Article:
An unexpected confluence in information technology could be the best news for computer users since the invention of the graphical user interface. Thanks to advances in wireless networking, Web programming, and microchips for mobile devices, consumers have access (anytime and anywhere) to a world of fundamentally social applications. Instant messaging and Web logs (blogs) were among the first pure social-computing technologies, but things have gone much further.
Members of Flickr.com document their lives through photography, often uploading several pictures a day from their digital or phone-based cameras. They can annotate photos with pop-up notes, play games such as “Guess Where?”, and contribute to group albums. Meanwhile, Delicious, Rojo, Furl, and several other cutely named sites let surfers share commentary on the Web pages they’ve bookmarked. Then there’s Dodgeball, a friend-finding service recently acquired by Google. People text-message their locations to Dodgeball’s servers, which relay the information to the phones of friends.
The key ingredients in this new wave of computer-mediated communication: cell phones, laptops, Wi-Fi hot spots, cellular networks, and easy-to-use websites backed by powerful databases. So many people now carry Internet-enabled mobile devices that we need never be disconnected from our friends and colleagues or from the Web. That’s why TR senior editor Wade Roush suggests, on page 44, giving the phenomenon a new name: “continuous computing.”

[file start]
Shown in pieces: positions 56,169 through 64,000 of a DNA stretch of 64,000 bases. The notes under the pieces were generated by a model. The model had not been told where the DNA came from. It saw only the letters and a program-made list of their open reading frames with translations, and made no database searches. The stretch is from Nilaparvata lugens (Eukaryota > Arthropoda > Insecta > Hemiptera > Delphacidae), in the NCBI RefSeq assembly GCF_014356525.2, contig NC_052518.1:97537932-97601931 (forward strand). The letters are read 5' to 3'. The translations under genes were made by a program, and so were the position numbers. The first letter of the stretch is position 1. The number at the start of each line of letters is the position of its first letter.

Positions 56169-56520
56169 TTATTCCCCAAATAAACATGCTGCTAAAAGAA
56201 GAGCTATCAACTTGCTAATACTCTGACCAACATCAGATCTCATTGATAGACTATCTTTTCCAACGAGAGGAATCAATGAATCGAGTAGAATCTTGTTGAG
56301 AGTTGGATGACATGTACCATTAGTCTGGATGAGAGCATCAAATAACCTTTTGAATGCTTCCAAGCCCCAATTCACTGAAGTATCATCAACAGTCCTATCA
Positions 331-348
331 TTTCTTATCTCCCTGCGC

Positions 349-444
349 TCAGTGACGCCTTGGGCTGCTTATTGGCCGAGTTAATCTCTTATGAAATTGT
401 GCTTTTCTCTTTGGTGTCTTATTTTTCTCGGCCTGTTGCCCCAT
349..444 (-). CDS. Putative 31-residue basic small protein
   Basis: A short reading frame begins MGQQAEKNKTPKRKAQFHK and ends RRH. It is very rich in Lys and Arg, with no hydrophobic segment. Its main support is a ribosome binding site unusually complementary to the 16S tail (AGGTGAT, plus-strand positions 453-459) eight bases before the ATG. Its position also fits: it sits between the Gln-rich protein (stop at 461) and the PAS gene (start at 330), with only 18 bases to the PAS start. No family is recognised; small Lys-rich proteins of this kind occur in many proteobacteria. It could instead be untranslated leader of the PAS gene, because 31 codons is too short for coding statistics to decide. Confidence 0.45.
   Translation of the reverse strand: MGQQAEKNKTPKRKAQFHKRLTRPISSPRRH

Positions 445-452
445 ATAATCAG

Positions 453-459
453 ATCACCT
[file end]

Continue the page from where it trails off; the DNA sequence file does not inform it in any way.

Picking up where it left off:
We’ve known for a while that computers can make us more efficient. Now they’re giving global reach to individual voices and killing once and for all the idea that togetherness requires physical proximity. Those screens we stare at all day? They aren’t taking us away from our real lives. They’re finally becoming part of them.
The inside story of how ChatGPT was built from the people who made it
Exclusive conversations that take us behind the scenes of a cultural phenomenon.
How Rust went from a side project to the world’s most-loved programming language
For decades, coders wrote critical systems in C and C++. Now they turn to Rust.
Design thinking was supposed to fix the world. Where did it go wrong?
An approach that promised to democratize design may have done the opposite.
Sam Altman invested $180 million into a company trying to delay death
Can anti-aging breakthroughs add 10 healthy years to the human life span? The CEO of OpenAI is paying to find out.
Get the latest updates from
MIT Technology Review
Discover special offers, top stories, upcoming events, and more.